Riding help and advice needed - Steve Saunders Goldwing Forums

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post #1 of 47 (permalink) Old 04-28-2010, 05:18 PM Thread Starter
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Well I hate to admit this on here but I keep dropping the wing. Being new to my first wing I have dropped it for the third time, each time I was virtually stationary - once when coming out of a petrol station and someone walked in front of me just as I was turning and the bike dropped, the second time I was stationary at a roundabout with a pillion rider the bike just seemed to fall and the third just starting off and the engine died, each time no harm done or no sign of any marks on the bike. I know it is a heavy bike, my last bike was a V-rod which I thought was a heavy bike but I never dropped that. Everything is fine when moving but just hate stopping and starting now, guess it must be my age. Any advice welcome.

Thanks

Brian

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post #2 of 47 (permalink) Old 04-28-2010, 06:14 PM
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You won't be the first or last to drop a Wing Brian. I'm not ashamed to admit I have dropped mine in similar circumstances. That was before I started taking some tips from my riding friends and following them in slow turns, learning to balance at slow speeds.
It will come to you in time, practice will bring confidence in your own ability.

Kevin.
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post #3 of 47 (permalink) Old 04-28-2010, 06:28 PM
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Yep, same here the 1500 and 1800 seem to be extra top heavy and require much more attention at low speed and stopped. My 1500 likes to lean left when I lean right and visa versa! Just amazes me and since I'm short I get those darn muscle spasms

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post #4 of 47 (permalink) Old 04-28-2010, 06:30 PM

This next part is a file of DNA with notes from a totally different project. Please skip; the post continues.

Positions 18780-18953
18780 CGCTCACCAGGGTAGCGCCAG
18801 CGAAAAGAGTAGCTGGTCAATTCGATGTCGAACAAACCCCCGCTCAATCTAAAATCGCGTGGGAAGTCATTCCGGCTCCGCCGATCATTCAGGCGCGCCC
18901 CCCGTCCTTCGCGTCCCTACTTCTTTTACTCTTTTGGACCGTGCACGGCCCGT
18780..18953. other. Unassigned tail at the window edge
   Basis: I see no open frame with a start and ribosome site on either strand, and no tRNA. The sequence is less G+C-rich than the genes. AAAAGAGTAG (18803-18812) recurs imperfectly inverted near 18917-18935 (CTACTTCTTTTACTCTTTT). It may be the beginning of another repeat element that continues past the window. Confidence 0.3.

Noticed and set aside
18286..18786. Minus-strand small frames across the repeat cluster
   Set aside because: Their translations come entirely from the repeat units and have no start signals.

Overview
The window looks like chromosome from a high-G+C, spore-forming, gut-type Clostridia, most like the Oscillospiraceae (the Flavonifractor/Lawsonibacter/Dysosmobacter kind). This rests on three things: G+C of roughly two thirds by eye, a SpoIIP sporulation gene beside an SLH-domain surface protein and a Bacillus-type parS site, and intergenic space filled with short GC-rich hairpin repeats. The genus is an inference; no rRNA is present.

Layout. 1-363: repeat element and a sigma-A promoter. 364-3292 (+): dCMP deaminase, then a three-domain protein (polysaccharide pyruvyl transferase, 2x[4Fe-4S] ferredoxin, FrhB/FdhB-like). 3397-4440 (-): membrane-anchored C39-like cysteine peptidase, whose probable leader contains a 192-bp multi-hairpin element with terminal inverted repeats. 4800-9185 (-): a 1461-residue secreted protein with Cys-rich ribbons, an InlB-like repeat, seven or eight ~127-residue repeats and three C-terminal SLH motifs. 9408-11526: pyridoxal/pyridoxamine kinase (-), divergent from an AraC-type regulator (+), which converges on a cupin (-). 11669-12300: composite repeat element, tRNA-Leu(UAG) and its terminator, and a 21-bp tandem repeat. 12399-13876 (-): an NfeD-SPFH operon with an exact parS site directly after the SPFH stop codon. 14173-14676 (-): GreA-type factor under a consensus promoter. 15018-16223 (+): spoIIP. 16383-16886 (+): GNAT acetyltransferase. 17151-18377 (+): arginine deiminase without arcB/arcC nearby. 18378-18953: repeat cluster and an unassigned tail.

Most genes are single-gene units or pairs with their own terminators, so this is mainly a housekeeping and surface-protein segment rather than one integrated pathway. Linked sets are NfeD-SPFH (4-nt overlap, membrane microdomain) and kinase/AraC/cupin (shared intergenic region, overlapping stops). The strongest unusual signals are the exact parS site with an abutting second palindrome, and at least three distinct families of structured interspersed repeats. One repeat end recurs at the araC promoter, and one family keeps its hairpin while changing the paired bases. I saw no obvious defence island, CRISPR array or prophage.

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Brian,

I have never, ever, dropped my wing. At least not since this morning.

Do not get overly concerned about what seems to you, to be an unwieldy beast. You will get used to it, and with practice you will learn to keep the darn thing almost vertical every time you get it below 5 mph. IF you do allow it to get past about 3 inches off vertical at a near zero speed, it is down, and there is nothing you can do to stop it.

I use every single stop as practice to improve my skill at keeping it balanced. I purposely watch to keep myself behind all vehicles in traffic far enough back that I can come to a stop about 3 car lengths behind them. Even more if it is possible. Then, instead of stopping, I get it as slow as possible and just creep forward, ever so slow. So slow it seems that the bike has stopped, but it hasn’t, it is still creeping forward.

What I am doing is holding a slight pressure on the front brake handle, holding the engine rpm up a few 100 RPMs over idle, and I have the clutch in the very light friction zone. If you hold the front brake on, have both feet wide spread and ready to drop off the pegs, you are balanced. And while you are balanced, do not wiggle the handlebars. Practice every single time you come to a stop.

Go to a large shopping mall when it is not busy. Do figure 8s around all of those yellow stripes. Pretend they are cones. Do it over and over and over, for as long as you can keep doing it.

For me, every single time I get on my bike, it is a practice lap. And you must practice each time you get on the Wing. I do it, most everyone I know who has a Wing, does it.

~ John


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post #5 of 47 (permalink) Old 04-28-2010, 06:37 PM
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Takes time for a rider new to a big bike to get the feel of its balance. Once you do you will be making one foot stops as routine.

To begin with use the two foot down method. When you come to a stop , stop more quickly, and get your feet down.

You could wrap the crash guards and just spend a couple hours for about a week. Take two hours a day for a week and find an empty parking lot and just practice stop, start, u turns and that kind of thing.